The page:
1. Education: Invite landscape architects, historic preservationists and architects to deliver presentations to residents, business owners and town officials on how the community can adopt good design principles to protect and enhance its character.

2. Volunteerism: Establish an awards program that honors outstanding signage improvement, innovative landscape design, or a model development project. Organize voluntary measures like planting, trash pickup and restoration efforts.

3. Incentives: Incentives can motivate developers to adopt design guidelines for new construction or adapt older buildings to new uses. Grants for improved signage, landscaping or maintenance can make a big difference in community appearance.

4. Regulation: First, enact clear legislative guidelines to regulate how a new development or rehabilitation project’s signage and landscaping should enhance the area. Second, establish a design review board made up of local citizens, business owners and officials to keep people involved and engaged in how their community looks.

Implementation Strategies

1. Establish a Beautification Committee to focus on “the rest of Portsmouth”
Planning Department
Fall 2003

2. Identify and prioritize importance of:

  • Signage issues
  • Potential sites for satellite parks
  • Problem bridges, sidewalks, fences and roads
  • Business areas in need of landscaping
    Public Works
    Planning Department
    Spring 2004

    3. Research successful town ordinances (like Stowe, VT) regarding signage.
    Planning Department
    Spring 2004

    4. Create a moratorium on new billboards and start to work on eliminating existing ones.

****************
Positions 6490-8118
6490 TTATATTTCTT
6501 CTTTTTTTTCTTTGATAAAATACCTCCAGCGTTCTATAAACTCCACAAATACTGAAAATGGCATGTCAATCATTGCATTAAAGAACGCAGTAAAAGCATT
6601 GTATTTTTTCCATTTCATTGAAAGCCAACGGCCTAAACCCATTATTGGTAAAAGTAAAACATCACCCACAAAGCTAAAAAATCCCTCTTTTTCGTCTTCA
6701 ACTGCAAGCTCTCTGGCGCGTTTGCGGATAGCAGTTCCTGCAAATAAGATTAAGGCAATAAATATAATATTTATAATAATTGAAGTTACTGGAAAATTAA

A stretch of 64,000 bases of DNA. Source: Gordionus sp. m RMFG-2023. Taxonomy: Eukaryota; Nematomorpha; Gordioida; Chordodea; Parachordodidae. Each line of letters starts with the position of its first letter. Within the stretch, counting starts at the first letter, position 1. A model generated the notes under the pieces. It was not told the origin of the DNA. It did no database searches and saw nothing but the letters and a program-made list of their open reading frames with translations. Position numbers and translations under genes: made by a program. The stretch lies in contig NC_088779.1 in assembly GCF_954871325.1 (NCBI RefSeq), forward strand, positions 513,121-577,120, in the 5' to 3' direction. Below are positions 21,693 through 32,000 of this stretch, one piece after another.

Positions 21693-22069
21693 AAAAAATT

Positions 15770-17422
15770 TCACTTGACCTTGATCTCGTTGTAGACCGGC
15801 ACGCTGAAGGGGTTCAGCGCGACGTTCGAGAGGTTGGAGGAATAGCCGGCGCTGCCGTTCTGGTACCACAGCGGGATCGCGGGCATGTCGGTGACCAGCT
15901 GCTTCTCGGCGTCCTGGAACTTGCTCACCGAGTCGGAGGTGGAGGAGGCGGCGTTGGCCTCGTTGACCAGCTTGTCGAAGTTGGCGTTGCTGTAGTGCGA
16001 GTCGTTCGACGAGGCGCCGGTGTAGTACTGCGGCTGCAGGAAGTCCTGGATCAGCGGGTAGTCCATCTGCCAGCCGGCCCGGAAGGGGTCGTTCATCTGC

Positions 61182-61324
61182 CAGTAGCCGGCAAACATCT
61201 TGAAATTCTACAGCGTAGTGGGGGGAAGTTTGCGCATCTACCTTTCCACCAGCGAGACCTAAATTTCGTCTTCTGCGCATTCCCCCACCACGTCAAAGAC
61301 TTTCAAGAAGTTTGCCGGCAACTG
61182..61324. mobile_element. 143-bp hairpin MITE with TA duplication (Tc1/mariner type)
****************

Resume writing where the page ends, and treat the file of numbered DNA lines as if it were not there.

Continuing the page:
Planning Department
    Spring 2004

    5. Present educational city presentations about “design ideas for outlying areas.”
    Planning Department
    Spring 2004

    6. Develop voluntary programs aimed at the rest of Portsmouth:

  • Establish awards for improvement
  • Organize planting and clean up efforts
  • Promote “adopt a spot” in outlying areas
    Public Works
    Spring 2004

    7. Develop grant and matching funds for improving signage in outlying areas.
    Community Development Block Grant Program
    Winter 2004

    8. Develop grant and matching funds for improving landscaping in outlying areas.
    Community Development Block Grant Program
    Winter 2004

    9. Develop grant and matching funds for park development in outlying areas.
    Community Development Block Grant Program
    Winter 2004

    10. Develop regulatory guidelines addressing signage and landscaping for new businesses and developments.
    Economic Development Commission
    Planning Department
    Winter 2004

    Notable Web Sites

    http://scenic.org/factsheets.htm#billboards: Excellent information source about signage

    http://scenic.org/billboards.htm: Information related to fighting billboard blight

    http://scenic.org/growthstrat2.htm: Strategies for smart community growth

    http://www.muni.org/iceimages/Planning/1-10-03_DRAFTOrdinance.pdf: Anchorage Alaska's extensive sign standards

    Cultural Connectivity

    There are some cities throughout the world that people simply love to live in and visit. Included among such cities are Paris, Barcelona, Charleston, SC and Portsmouth. These cities share a number of common qualities. Their buildings are low enough to provide an open, safe feeling. Their major water bodies are visible and accessible to the community. They are inclusive in regard to people, the arts and commerce. They are people-oriented in things social, recreational and commercial. They are visually pleasing and individual. They have developed neighborhoods that provide for a unique visual experience while retaining a connection to the personality of the city.

    The quality of life of a city is dependant on the individual neighborhoods within it. Neighborhoods provide a sense of community and a means of personalizing the overall ambience and resources of the city. Neighborhoods reflect the individual character of their residents, but the city government must be aware of neighborhoods’ desires for services and infrastructure improvements.